North to Alaska – Summer, 2018

There’s no such thing as a cheap boat. The first nautical joke I ever heard was that boats are holes in the water into which you pour all your money. It’s taken me years to realize that it’s not actually a joke. And to “money” I’d add all your time, effort and dreams.

In spite of it all, I have come to love the things. I think about them constantly. Boats in general, and mine in particular. I once lead a happy and simple life. Get up in the morning, take some pictures, cash the check and sleep in a warm bed dreaming contentedly of business class upgrades.

Now, not so much.

Instead of f-stops and shutter speeds, I obsess over smoking marine diesels and weepy transmissions and balky electronics.

I wasn’t even looking for another boat. Just idly following the swirling eddies of my wandering attention over to the online used sailboat listings. My first boat, the long-suffering C-Sick, had withstood much at my hands, enduring ten years of Alaskan and Arctic summers. More than 10,000 collision-prone miles of clumsy seamanship, dubious navigation, and negligable maintenance. We would soon be parting ways. I’d sworn to God and my wife Janet, not necessarily in that order, that if I lived through that final Hudson Bay gale, I’d never take her north again.

I had convinced myself that a pilothouse sailboat, around thirty feet or so, was just what I needed. Something sturdy with proper sails and a heavy keel and a cozy teak cabin to explore the waters closer to home. If I was going to afford her, the boat would likely be a fixer. A little rough around the edges, but nothing a little elbow grease couldn’t fix. And not twenty minutes up the road floated a prime example of “be careful what you ask for.”

When I first poked my head inside, I was struck by a number of things. The smell of mold and mildew and years of neglect. The scattered chaos of old blankets and fishing gear and damp cushions down below. But it was hard not to focus on the foot of oily water rising above the floorboards. I took one look around, stopping just long enough to peer down into the watery depths of the engine compartment at a half-submerged diesel, then walked back to the dealer and handed the keys back, and said “She’s a project, but she’s somebody else’s project. Good luck with that.” I wanted no part of it.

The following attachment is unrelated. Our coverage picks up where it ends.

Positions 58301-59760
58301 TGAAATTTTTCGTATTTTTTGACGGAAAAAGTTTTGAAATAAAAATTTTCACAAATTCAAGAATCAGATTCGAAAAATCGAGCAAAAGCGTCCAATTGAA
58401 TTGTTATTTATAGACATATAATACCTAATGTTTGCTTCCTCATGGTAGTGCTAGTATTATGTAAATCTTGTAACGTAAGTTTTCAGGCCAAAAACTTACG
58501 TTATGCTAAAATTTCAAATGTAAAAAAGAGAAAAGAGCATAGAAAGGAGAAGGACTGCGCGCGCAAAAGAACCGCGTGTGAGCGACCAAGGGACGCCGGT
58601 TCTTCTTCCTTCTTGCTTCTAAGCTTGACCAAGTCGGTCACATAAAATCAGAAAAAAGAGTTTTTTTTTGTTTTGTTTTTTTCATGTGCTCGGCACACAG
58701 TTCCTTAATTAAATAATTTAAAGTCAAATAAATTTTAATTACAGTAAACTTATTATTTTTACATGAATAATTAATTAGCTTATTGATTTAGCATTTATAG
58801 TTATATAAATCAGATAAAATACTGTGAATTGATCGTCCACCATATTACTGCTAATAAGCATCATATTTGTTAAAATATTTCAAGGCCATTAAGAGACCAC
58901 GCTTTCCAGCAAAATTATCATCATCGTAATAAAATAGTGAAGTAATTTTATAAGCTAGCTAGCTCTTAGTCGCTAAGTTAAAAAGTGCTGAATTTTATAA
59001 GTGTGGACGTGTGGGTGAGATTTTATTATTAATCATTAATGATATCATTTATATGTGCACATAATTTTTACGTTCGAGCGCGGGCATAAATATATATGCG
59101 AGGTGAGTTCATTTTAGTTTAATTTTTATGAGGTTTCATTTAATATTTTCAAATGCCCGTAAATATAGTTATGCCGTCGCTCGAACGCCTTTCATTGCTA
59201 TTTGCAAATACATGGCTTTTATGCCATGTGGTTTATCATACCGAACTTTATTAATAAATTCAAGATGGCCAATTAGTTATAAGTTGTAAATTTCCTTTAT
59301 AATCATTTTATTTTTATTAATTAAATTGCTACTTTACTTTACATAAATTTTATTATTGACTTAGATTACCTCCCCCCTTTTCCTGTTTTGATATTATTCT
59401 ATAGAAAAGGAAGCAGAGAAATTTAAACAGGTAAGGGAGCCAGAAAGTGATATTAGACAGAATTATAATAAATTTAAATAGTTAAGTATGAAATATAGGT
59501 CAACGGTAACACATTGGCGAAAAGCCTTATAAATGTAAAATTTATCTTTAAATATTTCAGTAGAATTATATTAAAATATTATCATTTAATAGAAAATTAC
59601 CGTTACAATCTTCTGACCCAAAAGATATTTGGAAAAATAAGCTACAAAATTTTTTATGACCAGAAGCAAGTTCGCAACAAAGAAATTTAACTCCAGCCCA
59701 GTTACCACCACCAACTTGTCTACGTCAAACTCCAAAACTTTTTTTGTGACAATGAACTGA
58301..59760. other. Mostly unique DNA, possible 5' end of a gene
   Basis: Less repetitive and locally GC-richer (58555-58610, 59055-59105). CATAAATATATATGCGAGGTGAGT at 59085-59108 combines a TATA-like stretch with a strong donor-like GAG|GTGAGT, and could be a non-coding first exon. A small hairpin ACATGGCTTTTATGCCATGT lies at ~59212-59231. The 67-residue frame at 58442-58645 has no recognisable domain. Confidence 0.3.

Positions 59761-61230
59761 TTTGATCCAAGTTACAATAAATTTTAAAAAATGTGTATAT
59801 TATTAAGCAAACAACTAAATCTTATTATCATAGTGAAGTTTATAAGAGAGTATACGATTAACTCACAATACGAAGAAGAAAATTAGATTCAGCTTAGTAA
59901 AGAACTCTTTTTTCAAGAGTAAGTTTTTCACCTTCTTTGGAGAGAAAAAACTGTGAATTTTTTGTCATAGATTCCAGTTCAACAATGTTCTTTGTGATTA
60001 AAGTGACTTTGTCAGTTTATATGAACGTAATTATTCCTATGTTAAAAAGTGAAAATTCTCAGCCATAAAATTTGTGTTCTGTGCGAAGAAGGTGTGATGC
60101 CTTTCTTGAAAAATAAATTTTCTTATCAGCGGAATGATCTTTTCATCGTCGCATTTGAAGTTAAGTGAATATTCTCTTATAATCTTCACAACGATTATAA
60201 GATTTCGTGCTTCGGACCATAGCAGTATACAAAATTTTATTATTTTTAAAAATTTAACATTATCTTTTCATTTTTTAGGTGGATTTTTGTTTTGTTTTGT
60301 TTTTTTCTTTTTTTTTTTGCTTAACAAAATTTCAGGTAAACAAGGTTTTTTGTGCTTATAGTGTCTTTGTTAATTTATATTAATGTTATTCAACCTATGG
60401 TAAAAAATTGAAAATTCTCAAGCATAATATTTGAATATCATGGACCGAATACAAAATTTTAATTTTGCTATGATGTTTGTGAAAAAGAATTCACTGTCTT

And yet, I started rolling it over in my mind. If there was ever a sailboat to be bought on the cheap, this was it. I went back. Poked around. Turned the bilge pump back on and a hundred gallons of water into the port of Edmonds before the batteries died. I sought the advice of an wizened Norwegian boat mechanic who pointed at the muck-covered engine and said, “Them things are hard to kill. Bolt on a new starter, change the belt, put in some new oil and see what she’ll do.” Offer a coupla’ thousand bucks to take it off their hands. A bit of hard work and she’ll shine right up.”

Proving that I learn from past mistakes, I ran this one past the Minister of Finance at home. She took one look at the boat and shook her head in disgust. “Did I neglect to mention that I don’t want a boat?” But she never actually said the word “no.” I offered a pittance. We dickered while the boat filled again with more rain water. They accepted a third of the original asking price and too soon Abuelos (Spanish for both “grandfather” and “old codger”) was mine.

The trail has been long, and the litany of repairs both expensive and exhausting. I bought a new alternator and starter, then followed You Tube videos to bolt and wire them into place. When I turned the key and the 30-year-old diesel coughed to life, it felt like I’d raised Lazarus from the dead.

Encouraged, I tore out the drooping and vile-smelling vinyl headliner and replaced it with cedar tongue and groove planks. Filled a dockside dumpster with debris then scrubbed down every surface with industrial-grade disinfectant. Took a pressure washer to the birdshit-spattered deck and topsides, then dragged it inside and blasted away at the bilges for good measure, washing away a decade of neglect and goo. Her sails hung like dirty laundry from lines rotten and gray with age. Squandering a rare photographic windfall, I replaced them all, too.

It’s been a long road, but after more than a year of work and worry and the steepest of learning curves, we’re heading out.

North to Alaska.

I’m not exactly breaking new ground here. Every summer, more than a million cruise ship passengers make the 800-mile passage from Seattle’s waterfront, up the Inside Passage, to the 49th state. There they will gawk and snap pictures and then return once more to a buffet table groaning with food. For me it will be a chance, if the repairs and my spirits hold up, to see a bit of new country, watch the miles unfold at a stately five or six knots, and return to Southeast Alaska, a place I haven’t seen in nearly a decade. There I will gawk, snap some pictures, and then put on another can of soup and pour myself a finger or two of scotch, see if I can find a drifting piece of ice, and toast absent friends.


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